Judge Rules Memorabilia Card Patents are Invalid

One of the longest legal battles in the sports card industry isn’t officially over, but it took a big step toward conclusion this week when a judge declared a patent for memorabilia-based trading cards to be invalid. The decision came in a lawsuit that charged Upper Deck and Donruss with infringing the patent.

The patent holder, Adrian Gluck of California-based Media Technologies, has already announced plans to appeal the decision. The judge dismissed the patent infringement claim less than a month before the case was scheduled to go to a jury trial in which a significant financial judgment was sought by Media Technologies.

Officials at Donruss and Upper Deck declined to comment about the verdict.

The appeal process could take up to two years. Should the judge’s ruling hold up on appeal and the two card companies emerge victorious, it will mark the end of a contentious legal battle that dates back nearly a decade. 

In 1994, Gluck, a former employee of Upper Deck, applied for two patents relating to the design of trading cards that feature a piece of memorabilia attached to the card. Approval for the patents was granted in 1998. In the meantime, the first trading cards to feature pieces of memorabilia hit the market in 1996.

By 2000, Gluck had sued every card manufacturer in the industry, both in the sports and non-sports category, alleging they were infringing on his patents. At one time, 10 manufacturers were involved in the litigation. Some of those companies went out of business, while the remaining companies reached settlements. Both Fleer and Topps settled the case prior to looking for prospective new owners.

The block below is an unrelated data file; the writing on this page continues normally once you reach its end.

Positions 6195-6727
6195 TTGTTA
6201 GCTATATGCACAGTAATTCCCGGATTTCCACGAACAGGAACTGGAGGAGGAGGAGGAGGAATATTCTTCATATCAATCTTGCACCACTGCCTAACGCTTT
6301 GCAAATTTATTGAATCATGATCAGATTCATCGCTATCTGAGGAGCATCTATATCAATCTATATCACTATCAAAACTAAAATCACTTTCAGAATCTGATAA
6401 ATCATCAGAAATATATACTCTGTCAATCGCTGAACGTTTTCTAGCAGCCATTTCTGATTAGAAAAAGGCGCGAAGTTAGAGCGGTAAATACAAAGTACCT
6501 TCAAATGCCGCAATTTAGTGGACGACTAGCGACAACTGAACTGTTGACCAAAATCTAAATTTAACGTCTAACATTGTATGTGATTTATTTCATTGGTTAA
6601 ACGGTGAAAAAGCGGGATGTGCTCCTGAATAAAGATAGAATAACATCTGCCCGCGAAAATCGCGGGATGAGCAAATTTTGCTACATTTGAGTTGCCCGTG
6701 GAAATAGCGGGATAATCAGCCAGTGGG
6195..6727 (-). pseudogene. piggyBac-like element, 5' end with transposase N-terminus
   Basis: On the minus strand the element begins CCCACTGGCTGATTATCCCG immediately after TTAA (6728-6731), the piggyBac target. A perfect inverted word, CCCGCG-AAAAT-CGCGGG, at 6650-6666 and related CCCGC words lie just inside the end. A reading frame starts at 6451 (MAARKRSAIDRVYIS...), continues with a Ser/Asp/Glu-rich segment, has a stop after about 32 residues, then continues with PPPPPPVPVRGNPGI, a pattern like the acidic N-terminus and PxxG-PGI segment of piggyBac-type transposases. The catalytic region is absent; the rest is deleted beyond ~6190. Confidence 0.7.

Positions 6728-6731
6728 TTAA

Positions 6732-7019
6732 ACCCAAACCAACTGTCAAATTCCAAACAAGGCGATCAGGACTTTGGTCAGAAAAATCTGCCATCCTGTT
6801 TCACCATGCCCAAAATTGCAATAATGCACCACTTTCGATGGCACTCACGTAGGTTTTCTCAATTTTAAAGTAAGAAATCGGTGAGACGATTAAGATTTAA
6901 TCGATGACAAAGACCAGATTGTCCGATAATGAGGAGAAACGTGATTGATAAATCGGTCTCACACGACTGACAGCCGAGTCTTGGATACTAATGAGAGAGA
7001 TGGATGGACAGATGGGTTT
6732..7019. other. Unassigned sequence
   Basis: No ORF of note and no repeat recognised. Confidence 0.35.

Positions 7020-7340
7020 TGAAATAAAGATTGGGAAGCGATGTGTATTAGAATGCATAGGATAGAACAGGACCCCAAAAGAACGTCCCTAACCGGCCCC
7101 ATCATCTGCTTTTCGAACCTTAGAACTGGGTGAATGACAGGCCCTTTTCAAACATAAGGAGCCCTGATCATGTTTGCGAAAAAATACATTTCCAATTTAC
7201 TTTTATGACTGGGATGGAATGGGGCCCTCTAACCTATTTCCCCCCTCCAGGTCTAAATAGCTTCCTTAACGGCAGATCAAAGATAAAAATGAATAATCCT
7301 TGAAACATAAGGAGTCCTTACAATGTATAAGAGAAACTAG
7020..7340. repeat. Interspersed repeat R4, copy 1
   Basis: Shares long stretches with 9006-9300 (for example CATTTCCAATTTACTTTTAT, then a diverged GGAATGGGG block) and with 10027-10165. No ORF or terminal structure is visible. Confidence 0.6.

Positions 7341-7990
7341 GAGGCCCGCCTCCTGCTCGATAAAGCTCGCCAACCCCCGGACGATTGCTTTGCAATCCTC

A key turning point in the case came in 2004, when the four remaining defendants in the case petitioned the U.S. Patent office to re-examine the patents, contending that the patents were invalid because there had been examples of memorabilia-based trading cards on the market prior to Gluck’s patent. One of the key examples cited was a Marilyn Monroe card produced by Sports Time in 1993, featuring a piece of a diamond attached to a card picturing Monroe.

Under the law, a patent can be ruled invalid if “prior art” would have rendered the patent obvious to someone of “ordinary skill” in the respective field of endeavor. Gluck argued that none of the prior art examples cited by the card companies were sports related, and some weren’t even trading cards, thus making them irrelevant to the case.

The Patent Office continued to uphold the validity of the patent after the re-examination earlier this year. Then, a Supreme Court ruling in another patent infringement case gave a more clear precedent as to how prior art should be examined to determine if the idea claimed in a patent was obvious.

By virtue of that ruling, the strength of the Media Technologies case had been dramatically weakened. In this week’s ruling, U.S. District Court judge Alice Marie Stotler ruled that both of Media Technologies patents were invalid based on the examples of prior art cards referenced by the card companies which qualified as obvious examples of what could be created by using similar techniques and applying them to sports-based memorabilia cards.

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